An interdisciplinary account of the environmental history and changing landscape of New York City.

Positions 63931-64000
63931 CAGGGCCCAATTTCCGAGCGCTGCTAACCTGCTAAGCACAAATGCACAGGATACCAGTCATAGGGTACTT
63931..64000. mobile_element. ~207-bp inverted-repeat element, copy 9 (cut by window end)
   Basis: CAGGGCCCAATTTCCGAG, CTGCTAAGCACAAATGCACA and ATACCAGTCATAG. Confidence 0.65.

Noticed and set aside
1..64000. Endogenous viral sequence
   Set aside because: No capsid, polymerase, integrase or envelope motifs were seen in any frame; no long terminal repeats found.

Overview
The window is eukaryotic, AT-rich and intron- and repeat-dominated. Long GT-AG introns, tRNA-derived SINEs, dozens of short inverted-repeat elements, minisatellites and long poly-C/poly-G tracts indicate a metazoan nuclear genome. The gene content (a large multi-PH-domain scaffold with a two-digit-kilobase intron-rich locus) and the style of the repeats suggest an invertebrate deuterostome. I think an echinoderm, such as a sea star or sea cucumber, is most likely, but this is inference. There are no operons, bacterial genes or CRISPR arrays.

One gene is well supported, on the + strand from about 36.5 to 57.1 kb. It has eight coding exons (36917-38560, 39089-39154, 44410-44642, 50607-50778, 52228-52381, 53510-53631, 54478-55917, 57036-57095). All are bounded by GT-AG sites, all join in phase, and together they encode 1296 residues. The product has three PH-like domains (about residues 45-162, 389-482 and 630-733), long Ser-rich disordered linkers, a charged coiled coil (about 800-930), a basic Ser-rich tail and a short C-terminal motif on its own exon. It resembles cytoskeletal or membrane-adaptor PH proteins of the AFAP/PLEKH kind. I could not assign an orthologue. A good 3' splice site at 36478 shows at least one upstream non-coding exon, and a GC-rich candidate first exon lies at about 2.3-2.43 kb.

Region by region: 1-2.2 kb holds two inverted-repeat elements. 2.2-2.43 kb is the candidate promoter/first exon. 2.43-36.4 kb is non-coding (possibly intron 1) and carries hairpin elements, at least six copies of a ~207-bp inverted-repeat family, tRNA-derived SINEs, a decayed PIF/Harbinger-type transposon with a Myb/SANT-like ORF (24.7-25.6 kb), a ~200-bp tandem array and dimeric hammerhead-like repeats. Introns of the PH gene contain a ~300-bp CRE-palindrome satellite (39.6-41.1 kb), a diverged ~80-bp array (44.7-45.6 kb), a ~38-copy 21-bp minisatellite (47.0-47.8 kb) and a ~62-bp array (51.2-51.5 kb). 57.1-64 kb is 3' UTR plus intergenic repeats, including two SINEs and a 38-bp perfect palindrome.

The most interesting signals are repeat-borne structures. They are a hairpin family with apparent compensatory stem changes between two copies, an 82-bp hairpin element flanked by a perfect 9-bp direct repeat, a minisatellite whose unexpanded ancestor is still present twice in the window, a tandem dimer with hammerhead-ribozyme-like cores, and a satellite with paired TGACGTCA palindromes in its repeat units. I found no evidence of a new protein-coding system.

New York has attempted to balance progress with health, safety and aesthetics during the course of its development, argues Gandy, a scholar in geography and urban studies at the University College of London. Gandy has pieced together a fascinating environmental history of New York along five specific axes: the creation of a workable system of water supply, the developing concept of public space, the establishment of landscaped highways, the profound changes that environmentalism had on the Latino barrio in the 1960s and '70s, and environmentalism as a political movement. The facts accumulate somewhat haphazardly: Aaron Burr's 1799 Manhattan Water company never delivered on its promise to bring clean water to the city, but did become a major banking concern; Olmstead's Anglophile vision of Central Park "was anathema to Irish political and intellectual opinion"; the post-WWII "spread of car ownership" spawned trips similar to the 19th-century railroad's "nature tourism," leading to landscaped parkways. But by the end, Gandy ties them all convincingly and neatly to issues in contemporary environmentalism. By examining, for example, how health issues embraced by such militant community groups as the Black Panthers and the Young Lords translated into environmental activism in the 1970s, and how an unlikely coalition between Latino and Hasidic activists against a proposed Brooklyn Navy Yard waste incinerator challenged and changed New York's community politics, Gandy deftly and provocatively connects issues of health, politics, economics and urbanology in a compulsively readable (for the more wonkily inclined) and illuminating cultural analysis. (Apr.) Forecast: As pundits, developers, administrators and activists enter the debate over what to do with the World Trade Center site and how to do it, this history of the city's politico-environmental nexus should find its way into many of their hands, particularly those concerned about the site's toxicity. Heightened New York interest continues outside the city; expect solid sales from campus and issue-oriented shops. Copyright 2001 Cahners Business Information.